Development of Japanese Version of the UCLA Prostate Cancer Index
A Pilot Validation Study
Published in: International Journal of Clinical Oncology / Japan Society of Clinical Oncology, v. 7, no. 5, Oct. 2002, p. 306-311
Posted on RAND.org on December 31, 2001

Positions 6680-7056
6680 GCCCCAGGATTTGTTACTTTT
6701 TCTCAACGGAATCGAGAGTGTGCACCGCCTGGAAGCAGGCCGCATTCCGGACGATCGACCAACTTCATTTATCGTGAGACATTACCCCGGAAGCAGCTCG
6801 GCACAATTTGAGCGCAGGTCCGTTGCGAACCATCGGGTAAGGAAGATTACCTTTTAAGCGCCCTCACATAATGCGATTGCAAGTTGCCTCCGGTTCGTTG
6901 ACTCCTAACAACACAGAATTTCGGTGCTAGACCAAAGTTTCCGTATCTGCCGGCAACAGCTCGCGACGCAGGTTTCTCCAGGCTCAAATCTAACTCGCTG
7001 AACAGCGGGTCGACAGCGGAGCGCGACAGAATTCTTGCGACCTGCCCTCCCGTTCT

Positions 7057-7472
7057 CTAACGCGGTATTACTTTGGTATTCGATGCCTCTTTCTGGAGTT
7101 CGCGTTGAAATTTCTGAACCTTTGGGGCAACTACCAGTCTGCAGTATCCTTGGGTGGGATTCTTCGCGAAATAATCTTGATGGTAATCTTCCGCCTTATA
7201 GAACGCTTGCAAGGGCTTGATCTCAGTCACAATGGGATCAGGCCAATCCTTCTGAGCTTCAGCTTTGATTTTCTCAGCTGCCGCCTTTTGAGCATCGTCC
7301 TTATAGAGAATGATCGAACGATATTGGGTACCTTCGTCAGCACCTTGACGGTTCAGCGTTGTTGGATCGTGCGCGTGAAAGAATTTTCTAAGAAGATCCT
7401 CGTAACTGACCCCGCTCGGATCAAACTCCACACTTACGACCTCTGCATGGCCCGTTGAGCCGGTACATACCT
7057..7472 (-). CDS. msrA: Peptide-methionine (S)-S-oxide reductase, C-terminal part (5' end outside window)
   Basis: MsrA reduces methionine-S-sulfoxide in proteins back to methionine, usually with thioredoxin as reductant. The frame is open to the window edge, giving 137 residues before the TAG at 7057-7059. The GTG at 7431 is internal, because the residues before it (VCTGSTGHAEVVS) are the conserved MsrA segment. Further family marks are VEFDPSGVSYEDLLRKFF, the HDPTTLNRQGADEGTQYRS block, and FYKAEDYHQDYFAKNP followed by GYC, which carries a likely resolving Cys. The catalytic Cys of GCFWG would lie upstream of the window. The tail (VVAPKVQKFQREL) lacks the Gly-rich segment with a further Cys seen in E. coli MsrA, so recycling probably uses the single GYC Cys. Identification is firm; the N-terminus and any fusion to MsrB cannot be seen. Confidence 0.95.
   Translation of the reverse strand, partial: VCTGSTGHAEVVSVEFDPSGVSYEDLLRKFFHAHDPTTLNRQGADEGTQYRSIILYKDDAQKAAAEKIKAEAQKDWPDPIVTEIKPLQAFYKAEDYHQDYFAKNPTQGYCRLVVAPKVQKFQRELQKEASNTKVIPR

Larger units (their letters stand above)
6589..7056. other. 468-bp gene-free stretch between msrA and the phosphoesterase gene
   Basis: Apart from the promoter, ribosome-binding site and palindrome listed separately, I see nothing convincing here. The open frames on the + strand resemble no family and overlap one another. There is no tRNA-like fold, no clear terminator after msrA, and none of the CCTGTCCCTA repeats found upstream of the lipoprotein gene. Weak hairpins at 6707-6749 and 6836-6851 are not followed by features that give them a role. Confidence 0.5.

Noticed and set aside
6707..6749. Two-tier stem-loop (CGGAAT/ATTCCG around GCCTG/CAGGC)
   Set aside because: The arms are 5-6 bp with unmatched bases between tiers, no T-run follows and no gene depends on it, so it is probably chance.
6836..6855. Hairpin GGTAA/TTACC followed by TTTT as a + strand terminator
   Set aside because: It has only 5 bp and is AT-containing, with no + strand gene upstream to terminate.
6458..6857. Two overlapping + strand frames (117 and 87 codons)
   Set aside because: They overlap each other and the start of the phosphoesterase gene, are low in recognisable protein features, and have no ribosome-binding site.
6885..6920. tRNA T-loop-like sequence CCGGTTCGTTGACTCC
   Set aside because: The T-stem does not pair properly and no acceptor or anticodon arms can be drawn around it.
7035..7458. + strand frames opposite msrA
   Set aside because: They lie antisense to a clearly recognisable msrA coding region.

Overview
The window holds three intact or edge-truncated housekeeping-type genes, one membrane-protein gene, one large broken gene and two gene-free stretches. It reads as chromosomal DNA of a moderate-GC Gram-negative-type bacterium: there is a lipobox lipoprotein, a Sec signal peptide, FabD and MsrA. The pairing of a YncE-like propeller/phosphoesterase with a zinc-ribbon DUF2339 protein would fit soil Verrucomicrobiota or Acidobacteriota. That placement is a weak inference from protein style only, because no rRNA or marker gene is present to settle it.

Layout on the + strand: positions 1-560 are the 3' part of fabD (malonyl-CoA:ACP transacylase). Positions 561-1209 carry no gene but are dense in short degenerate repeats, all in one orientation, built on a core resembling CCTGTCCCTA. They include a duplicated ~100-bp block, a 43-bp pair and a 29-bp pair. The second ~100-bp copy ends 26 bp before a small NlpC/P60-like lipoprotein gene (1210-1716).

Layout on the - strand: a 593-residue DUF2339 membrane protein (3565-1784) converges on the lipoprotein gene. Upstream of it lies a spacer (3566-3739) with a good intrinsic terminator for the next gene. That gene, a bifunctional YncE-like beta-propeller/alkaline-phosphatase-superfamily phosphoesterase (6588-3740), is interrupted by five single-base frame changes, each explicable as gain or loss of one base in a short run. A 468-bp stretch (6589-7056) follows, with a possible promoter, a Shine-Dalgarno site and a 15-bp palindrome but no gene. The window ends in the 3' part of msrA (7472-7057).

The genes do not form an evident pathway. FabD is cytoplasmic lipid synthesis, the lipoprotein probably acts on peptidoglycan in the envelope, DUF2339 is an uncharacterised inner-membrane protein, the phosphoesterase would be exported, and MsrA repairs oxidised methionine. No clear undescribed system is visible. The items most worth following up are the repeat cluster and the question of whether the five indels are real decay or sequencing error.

BACKGROUND: There are few reliable and valid instruments for measuring disease-specific health-related quality of life (HRQOL) in Japanese patients with localized prostate cancer. The authors developed a Japanese version of the University of California, Los Angeles Prostate Cancer Index (UCLA PCI) to assess HRQOL in Japanese patients treated with various modalities. METHODS: The Japanese version (version 1.2) of the UCLA PCI was developed through a process of translation, back-translation, and refinement after interviewing patients. Reliability and validity were examined for 125 Japanese patients with localized prostate cancer. The patients simultaneously responded to the Japanese version of the RAND 36-Item Health Survey (SF-36) and five representative questions from the International Index of Erectile Function (IIEF). RESULTS: Internal consistency reliability was very high for both urinary and sexual function scales, and lower for bowel function. The test-retest reliability of the urinary and sexual function scales and the urinary bother scales was stable, while that of the bowel function and bother scales was relatively unstable. Sexual function scores did not correlate highly with sexual bother scores. Furthermore, poor sexual function and bother had little association with the SF-36 scores. Missing data as to urinary and bowel function/bother scales were minimal (0.8%-2.4%), while those for sexual function and bother were relatively high (4.8%-11.2%). CONCLUSIONS: The results of this pilot study, together with the previous American study, suggest ethnic or cultural difference in how impaired sexual function is integrated into overall QOL. A future cross-cultural comparative study using the UCLA PCI and SF-36 will provide useful information about the influence of cultural or ethnic differences on health-related QOL in prostate cancer patients.